Advertisement
YOU ARE HERE: LAT HomeCollections

Baseball Has Enough Outfielders to Go Around : Red Sox's Trio of Jim Rice, Tony Armas and Dwight Evans Was Best of 1984

March 31, 1985|United Press International

TAMPA, Fla. — Look to the outfield if you want to see where major league baseball has been stockpiling its talent in recent years.

Good outfielders are in abundance in the major leagues these days and, moreover, there are an increasing number of solid three-man outfields who form the heart and soul of their respective teams.

Baseball's best outfield in 1984 and one of the best in recent times was the Boston Red Sox's contingent of Jim Rice in left, Tony Armas in center and Dwight Evans in right field.

Not only did all three knock in over 100 runs and score more than 95 runs but each ranks among the best defensively at his position.

"When you talk about Evans, Tony Armas and Jim Rice, you're talking about guys who can run up some pretty good offensive numbers but aren't known for their defensive abilities, except for Evans, who is outstanding," says Lloyd Moseby, the center fielder for the Toronto Blue Jays. "But I think Jim Rice is one of the best left fielders and Tony Armas can play center field with the best of them."

John McNamara, who has taken over as the Red Sox manager this year after having managed the California Angels the past two seasons, said the Red Sox threesome is a manager's dream.

"You'd have to do some heavy thinking to find an outfield that was better, both offensively and defensively," McNamara said. "They make me feel like I've been here for 10 years.

"They cooperate, they work hard, they want to play every day even in the exhibition games. You have to sit them down."

There are some baseball people, however, who would pick the Blue Jays' trio of George Bell, Moseby and Jesse Barfield over the Red Sox threesome if they were starting a team today.

The major reason is age. All three are only 25 years old while the Red Sox three are all over 30.

"Our three guys are probably as good as those guys," says Cito Gaston, a coach with the Blue Jays and a former major league outfielder. "George Bell had a little trouble in left field last year but you have to consider that Bobby (Manager Cox) moved him from left to right. I've always maintained it's harder to play left than right.

"Jesse has just as good an arm as Evans. He also goes to his left real well. He's going to play every day this year and he's going to hit 20 or more home runs."

Barfield is really the unknown quantity in the Blue Jays outfield. Although he has posted some good offensive numbers as a platoon player, no one is quite sure how he will do as an everyday player.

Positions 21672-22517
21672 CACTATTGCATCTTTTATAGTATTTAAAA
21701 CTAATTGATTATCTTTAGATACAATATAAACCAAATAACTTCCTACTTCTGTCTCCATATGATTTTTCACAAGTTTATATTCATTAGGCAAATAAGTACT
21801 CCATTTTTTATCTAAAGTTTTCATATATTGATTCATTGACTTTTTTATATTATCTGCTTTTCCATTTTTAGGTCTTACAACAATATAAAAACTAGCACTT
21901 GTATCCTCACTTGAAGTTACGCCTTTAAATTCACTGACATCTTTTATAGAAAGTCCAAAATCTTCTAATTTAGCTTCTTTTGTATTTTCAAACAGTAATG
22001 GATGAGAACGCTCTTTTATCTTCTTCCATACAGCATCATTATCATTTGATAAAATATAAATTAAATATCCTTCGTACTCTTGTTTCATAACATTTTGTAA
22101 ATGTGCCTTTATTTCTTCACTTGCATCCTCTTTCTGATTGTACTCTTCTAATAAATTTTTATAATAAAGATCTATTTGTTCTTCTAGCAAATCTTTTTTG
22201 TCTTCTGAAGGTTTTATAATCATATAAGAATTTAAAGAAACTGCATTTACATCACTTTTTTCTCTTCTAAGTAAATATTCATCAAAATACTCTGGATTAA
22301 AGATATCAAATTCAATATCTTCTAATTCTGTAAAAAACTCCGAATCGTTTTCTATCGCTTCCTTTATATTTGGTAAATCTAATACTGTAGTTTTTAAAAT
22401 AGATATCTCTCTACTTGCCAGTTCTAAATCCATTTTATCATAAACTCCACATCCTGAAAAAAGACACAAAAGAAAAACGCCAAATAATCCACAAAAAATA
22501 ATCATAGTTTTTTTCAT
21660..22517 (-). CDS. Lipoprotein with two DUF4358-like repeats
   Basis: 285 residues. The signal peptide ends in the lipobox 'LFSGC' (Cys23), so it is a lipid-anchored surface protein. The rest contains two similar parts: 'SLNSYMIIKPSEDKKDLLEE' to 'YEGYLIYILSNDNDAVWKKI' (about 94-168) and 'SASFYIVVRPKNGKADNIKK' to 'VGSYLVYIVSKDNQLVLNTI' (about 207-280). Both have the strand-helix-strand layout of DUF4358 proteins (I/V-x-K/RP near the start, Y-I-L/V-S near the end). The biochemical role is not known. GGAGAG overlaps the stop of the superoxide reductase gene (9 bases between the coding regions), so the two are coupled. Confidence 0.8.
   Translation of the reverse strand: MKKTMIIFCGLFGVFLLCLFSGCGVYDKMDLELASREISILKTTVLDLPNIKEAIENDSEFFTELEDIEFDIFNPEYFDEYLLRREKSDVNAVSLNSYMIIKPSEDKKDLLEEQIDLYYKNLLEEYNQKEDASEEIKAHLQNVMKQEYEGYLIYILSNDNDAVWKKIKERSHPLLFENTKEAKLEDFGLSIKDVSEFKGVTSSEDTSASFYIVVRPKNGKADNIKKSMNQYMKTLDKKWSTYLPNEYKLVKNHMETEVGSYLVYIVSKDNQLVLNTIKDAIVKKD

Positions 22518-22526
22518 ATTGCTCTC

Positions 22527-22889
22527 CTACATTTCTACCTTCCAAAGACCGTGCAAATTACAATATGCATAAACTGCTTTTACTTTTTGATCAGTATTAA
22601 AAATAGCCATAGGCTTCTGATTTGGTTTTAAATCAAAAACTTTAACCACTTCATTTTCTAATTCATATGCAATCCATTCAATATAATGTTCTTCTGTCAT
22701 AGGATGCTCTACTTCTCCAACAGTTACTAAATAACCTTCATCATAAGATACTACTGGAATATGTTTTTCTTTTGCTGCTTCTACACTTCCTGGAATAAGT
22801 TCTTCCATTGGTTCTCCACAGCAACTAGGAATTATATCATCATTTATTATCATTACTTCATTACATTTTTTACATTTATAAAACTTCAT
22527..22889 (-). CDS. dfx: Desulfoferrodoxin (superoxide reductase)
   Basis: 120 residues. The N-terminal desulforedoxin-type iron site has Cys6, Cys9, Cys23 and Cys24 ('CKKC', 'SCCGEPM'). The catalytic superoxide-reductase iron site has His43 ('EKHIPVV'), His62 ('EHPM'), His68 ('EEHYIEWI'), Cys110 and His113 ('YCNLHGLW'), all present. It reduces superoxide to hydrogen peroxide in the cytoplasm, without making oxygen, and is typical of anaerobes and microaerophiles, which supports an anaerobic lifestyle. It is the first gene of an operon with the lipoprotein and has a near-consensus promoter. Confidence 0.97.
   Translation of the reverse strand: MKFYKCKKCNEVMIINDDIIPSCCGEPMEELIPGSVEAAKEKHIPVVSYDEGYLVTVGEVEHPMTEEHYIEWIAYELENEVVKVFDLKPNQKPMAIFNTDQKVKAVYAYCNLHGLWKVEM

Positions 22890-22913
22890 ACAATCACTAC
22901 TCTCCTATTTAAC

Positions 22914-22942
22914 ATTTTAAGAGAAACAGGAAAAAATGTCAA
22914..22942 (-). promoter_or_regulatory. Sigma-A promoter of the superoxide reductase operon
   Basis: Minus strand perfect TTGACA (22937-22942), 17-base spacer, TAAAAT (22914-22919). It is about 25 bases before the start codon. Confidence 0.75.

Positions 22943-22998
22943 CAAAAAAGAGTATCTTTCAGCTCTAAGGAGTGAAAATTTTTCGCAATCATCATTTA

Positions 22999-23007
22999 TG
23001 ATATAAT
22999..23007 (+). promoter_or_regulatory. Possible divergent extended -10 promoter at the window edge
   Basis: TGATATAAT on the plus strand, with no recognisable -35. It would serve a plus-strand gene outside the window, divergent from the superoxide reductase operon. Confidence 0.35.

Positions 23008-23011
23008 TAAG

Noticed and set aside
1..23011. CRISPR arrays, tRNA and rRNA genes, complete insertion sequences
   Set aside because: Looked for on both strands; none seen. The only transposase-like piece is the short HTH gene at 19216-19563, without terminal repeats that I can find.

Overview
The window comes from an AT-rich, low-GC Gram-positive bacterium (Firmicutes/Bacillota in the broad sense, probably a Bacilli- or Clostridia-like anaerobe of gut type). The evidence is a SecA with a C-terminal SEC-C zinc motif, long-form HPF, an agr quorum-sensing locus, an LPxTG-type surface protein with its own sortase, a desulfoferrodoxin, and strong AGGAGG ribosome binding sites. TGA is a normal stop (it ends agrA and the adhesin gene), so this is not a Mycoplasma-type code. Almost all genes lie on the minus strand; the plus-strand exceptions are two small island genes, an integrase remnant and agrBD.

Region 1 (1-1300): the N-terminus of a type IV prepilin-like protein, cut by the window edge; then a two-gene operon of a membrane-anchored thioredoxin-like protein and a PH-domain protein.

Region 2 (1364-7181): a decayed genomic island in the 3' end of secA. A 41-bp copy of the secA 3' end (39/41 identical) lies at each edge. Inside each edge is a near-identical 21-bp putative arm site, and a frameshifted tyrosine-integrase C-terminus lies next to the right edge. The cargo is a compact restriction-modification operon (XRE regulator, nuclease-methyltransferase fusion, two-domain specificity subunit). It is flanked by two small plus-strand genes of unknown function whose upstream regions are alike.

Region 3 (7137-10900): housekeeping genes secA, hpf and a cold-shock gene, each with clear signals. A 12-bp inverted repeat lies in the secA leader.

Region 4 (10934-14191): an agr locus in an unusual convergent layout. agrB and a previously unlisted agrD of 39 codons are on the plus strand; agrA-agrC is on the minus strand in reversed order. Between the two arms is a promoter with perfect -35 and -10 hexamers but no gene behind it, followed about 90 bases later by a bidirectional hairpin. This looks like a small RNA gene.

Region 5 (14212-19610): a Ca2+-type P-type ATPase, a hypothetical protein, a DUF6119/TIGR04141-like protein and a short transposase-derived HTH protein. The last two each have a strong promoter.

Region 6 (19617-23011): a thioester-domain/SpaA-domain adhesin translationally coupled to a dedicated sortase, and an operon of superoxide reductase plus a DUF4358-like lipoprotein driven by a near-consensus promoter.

"When we traded Dave Collins (to Oakland) we made the decision to go with Jesse every day," Cox said. "He's going to be a hot and cold type like Gorman Thomas, but if he puts those kind of numbers on the board, that's great."

Tony Kubek, a former All-Star shortstop with the New York Yankees who played on the 1961 Yankees when Mickey Mantle and Roger Maris comprised two-thirds of the outfield, thinks the Blue Jays' trio has the potential to be outstanding.

"They all could hit between 20 and 30 homers, and Bell and Moseby have the potential to steal 20 or 30 bases," Kubek said.

"If we can consistently do the things that we do best, we'll ranks with the best in the pros, no question," added Moseby.

By strictly defensive standards, Tony LaRussa of the Chicago White Sox thinks his outfield of Rudy Law in left, rookie Daryl Boston in center and Harold Baines in right can play with anybody.

"We've got a chance with Rudy, Boston and Baines to have a real good defensive outfield. I mean balls gotten to," said LaRussa. "Rudy is thrilled at being moved to left. He's got more of a left fielder's arm. Defensively, Boston is as good a center fielder as there is in the major leagues right now."

There may not be a better authority on good outfields than Evans. When he broke in as the Red Sox's regular right fielder 13 years ago, he was flanked by Reggie Smith in center field and Carl Yastrzemski in left. In 1975 Fred Lynn, replaced Smith in center field and a few years later Rice replaced Yastrzemski as the everyday left fielder.

Evans is very impressed with the outfields he sees in the American League, especially in the East Division

"I'd say offensively we're number one," said Evans. "I don't think anybody is better than us. Defensively, I think we're one or two. Defensively, it's hard to say. I like Toronto's outfield. I like New York's outfield (Ken Griffey, Rickey Henderson and Dave Winfield) very much. I like Detroit's outfield (Larry Herndon, Chet Lemon and Kirk Gibson). Lemon in center field is tremendous and Gibson has worked hard."

Advertisement
Los Angeles Times Articles
|
|
|